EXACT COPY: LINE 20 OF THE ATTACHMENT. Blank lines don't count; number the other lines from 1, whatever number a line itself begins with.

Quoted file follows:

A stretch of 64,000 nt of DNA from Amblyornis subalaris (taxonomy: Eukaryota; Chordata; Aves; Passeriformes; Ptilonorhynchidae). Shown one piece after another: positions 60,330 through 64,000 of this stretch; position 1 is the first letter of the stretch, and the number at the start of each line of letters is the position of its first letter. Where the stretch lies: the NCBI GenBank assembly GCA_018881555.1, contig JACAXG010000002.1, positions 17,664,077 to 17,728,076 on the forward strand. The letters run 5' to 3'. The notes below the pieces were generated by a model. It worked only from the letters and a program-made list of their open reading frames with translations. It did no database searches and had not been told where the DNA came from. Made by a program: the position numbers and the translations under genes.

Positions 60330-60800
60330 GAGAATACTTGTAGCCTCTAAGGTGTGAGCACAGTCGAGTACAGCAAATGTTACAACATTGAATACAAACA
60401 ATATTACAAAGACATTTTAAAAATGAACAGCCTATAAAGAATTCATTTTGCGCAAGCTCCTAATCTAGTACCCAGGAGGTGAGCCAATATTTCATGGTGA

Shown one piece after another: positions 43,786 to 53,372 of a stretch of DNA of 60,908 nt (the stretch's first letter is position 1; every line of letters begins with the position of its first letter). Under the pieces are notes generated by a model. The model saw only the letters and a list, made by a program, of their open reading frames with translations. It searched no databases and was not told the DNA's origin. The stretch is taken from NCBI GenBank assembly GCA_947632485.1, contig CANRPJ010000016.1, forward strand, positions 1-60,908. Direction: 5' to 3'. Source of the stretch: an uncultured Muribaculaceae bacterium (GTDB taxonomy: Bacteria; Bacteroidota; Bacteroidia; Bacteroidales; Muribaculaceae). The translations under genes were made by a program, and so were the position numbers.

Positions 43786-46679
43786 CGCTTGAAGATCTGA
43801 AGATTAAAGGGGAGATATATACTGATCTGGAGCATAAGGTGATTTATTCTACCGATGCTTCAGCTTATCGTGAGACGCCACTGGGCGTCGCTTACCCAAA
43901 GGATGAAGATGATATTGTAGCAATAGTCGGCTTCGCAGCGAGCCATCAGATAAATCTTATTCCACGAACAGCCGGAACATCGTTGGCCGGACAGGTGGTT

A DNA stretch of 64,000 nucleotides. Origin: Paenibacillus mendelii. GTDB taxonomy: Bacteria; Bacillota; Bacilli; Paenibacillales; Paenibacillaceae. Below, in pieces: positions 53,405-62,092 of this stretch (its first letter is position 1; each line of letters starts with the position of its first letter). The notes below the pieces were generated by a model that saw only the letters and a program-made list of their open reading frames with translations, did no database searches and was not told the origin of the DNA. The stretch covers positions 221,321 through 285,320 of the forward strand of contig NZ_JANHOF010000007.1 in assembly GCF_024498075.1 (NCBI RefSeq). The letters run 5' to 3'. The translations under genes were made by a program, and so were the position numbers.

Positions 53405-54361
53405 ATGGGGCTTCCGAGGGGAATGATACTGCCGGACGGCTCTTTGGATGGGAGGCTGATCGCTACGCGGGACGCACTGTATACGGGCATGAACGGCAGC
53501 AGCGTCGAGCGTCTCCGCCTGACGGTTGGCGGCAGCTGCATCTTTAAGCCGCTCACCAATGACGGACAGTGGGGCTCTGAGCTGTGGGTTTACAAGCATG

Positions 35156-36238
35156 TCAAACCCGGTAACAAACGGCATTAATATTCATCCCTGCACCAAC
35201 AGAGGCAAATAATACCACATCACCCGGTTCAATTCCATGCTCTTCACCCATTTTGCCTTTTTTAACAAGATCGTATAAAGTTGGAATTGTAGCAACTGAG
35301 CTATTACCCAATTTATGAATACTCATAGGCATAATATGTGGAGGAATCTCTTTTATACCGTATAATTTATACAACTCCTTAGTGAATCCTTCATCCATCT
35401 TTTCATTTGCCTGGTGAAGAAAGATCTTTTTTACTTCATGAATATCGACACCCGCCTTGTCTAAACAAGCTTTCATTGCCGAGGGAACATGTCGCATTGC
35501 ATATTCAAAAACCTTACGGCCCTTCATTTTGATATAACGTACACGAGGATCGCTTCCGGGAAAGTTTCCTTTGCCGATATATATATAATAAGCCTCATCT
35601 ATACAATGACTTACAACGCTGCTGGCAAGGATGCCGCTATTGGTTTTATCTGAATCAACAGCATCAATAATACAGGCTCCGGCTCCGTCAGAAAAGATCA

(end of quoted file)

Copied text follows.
35601 ATACAATGACTTACAACGCTGCTGGCAAGGATGCCGCTATTGGTTTTATCTGAATCAACAGCATCAATAATACAGGCTCCGGCTCCGTCAGAAAAGATCA